A Century Of Ballads 1810-1910, Their Composers & Singers

With Some Introductory Chapters On Old Ballads And Ballad Makers - online book.

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NINETEENTH-CENTURY BALLADS 77
method, if so, of giving ease to a wounded heart. He was a prolific lyric-writer, and occasional composer, the one-time famous "We met—'twas in a crowd' being an instance of his double capacity. A popular lyric of his was " Isle of Beauty," the music of which was by T. A. Rawlings.
A composer who set a number of Haynes Bayly's lyrics was J. P. Knight. One of the most famous of these was "She wore a wreath of roses," which enjoyed great popularity for many years. While in America in 1839 Knight wrote the still more famous "Rocked in the cradle of the deep," which was followed, on his return to England, by " Say, what shall my song be to-night," "The Dream' (words by the Hon. Mrs. Norton), a song that was all the rage atone time ; "The Watchman," "The Anchor," and "Queen of the Silver Bow."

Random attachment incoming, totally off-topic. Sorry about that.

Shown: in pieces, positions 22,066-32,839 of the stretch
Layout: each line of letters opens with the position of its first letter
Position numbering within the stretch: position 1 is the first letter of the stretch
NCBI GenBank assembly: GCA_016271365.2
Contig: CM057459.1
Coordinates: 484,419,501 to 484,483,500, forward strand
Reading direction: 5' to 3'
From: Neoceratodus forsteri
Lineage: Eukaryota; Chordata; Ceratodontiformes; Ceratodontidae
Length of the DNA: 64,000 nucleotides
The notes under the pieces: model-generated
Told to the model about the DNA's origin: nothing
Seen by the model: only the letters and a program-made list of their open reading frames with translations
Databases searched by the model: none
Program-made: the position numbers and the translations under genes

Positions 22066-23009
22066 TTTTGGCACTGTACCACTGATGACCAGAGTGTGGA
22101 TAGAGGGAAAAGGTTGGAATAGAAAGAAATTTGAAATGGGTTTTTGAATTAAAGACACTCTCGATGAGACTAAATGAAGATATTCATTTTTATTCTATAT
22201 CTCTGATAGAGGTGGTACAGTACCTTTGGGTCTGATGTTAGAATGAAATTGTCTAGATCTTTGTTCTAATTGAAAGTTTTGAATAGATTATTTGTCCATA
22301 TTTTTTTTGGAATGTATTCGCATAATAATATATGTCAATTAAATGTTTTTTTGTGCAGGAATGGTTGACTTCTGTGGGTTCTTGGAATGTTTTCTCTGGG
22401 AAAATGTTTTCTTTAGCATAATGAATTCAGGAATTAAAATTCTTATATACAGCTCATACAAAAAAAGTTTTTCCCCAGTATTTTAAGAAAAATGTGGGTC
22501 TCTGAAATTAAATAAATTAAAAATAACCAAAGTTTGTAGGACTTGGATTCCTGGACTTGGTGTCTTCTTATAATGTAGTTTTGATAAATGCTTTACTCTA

About this time there sprang up the custom of parodying, in the shape of "answers," the well-known songs of the day, and the copyright law as it then existed seems to have afforded no protection against the practice. Thomas Haynes Bayly's "I'd be a Butterfly" was shortly after­wards followed by "I'd be a Nightingale," his "Oh no, we never mention her" by "Oh yes, we often mention her," and John Barnett's "Rise, Gentle Moon" by "Rise, Gentle Star."
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